Barm is the foam or scum formed on the top of a fermenting liquid, such as beer, wine, or feedstock for spirits or industrial ethanol distillation. It is used to leaven bread, or set up fermentation in a new batch of liquor. Barm, as a leaven, has also been made from ground millet combined with must out of wine-tubs and is sometimes used in English baking as a synonym for a natural leaven (sourdough). Various cultures derived from barm, usually Saccharomyces cerevisiae, became ancestral to most forms of brewer's yeast and baker's yeast currently on the market.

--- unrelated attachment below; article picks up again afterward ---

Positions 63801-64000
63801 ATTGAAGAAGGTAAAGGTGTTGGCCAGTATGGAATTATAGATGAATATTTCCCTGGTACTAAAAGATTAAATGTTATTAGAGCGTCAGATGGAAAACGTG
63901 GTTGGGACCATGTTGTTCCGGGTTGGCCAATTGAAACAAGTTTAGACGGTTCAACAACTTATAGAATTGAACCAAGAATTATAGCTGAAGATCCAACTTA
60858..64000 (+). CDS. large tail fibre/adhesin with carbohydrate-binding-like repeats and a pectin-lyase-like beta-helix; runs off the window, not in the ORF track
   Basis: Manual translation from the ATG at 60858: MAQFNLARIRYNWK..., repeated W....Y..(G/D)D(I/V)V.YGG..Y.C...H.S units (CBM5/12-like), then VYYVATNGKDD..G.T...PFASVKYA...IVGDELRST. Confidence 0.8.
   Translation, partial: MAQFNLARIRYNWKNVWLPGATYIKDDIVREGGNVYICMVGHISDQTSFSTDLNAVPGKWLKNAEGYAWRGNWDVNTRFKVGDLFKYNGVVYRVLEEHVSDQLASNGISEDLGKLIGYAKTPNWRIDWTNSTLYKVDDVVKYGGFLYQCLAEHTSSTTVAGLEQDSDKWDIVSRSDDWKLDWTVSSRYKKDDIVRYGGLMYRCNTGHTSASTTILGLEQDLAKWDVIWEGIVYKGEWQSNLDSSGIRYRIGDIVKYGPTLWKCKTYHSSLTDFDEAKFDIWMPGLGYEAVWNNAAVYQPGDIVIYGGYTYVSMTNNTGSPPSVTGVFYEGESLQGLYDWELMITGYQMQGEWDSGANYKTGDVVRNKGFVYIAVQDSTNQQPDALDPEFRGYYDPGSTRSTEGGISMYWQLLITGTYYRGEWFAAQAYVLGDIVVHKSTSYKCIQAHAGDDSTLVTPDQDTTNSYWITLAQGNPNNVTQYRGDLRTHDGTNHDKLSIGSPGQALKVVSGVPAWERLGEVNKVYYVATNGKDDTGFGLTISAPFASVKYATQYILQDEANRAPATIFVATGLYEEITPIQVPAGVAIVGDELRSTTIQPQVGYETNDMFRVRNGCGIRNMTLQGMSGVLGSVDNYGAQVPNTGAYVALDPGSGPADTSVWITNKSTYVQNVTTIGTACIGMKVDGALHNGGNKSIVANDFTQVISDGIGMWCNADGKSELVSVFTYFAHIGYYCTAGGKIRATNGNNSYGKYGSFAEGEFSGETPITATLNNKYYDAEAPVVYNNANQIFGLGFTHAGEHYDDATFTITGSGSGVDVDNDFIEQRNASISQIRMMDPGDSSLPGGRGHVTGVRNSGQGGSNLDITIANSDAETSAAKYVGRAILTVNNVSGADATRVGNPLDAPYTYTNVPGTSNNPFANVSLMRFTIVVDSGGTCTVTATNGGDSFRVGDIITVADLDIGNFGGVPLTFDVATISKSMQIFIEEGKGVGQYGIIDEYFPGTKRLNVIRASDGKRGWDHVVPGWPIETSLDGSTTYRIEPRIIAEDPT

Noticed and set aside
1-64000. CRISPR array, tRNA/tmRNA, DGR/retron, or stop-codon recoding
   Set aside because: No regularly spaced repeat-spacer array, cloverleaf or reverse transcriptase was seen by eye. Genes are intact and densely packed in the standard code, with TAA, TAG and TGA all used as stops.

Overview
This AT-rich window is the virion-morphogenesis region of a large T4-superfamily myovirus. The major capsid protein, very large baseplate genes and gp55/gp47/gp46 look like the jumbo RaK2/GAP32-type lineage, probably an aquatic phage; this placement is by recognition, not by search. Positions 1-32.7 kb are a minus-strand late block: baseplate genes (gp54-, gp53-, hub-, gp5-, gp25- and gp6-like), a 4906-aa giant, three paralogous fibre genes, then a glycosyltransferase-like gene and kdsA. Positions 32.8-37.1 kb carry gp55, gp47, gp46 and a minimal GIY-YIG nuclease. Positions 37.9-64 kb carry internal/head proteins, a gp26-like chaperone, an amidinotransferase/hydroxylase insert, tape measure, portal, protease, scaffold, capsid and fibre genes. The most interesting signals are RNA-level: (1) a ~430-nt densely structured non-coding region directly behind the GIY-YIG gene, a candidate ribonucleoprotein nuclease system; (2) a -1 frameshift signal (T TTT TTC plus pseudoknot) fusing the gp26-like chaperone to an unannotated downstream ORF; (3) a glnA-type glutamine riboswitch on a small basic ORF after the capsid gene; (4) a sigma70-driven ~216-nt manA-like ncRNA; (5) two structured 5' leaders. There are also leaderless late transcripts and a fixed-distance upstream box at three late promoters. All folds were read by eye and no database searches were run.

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- Chisholm, Hugh, ed. (1911). Encyclopædia Britannica. 3 (11th ed.). Cambridge University Press. p. 407. .
- Botham's of Whitby. "The story behind a loaf of bread".
- Reinhart, Peter (1998). Crust and Crumb. Berkeley, CA: Ten Speed Press. ISBN 1-58008-802-3. Reinhart derived the term from his training under Monica Spiller.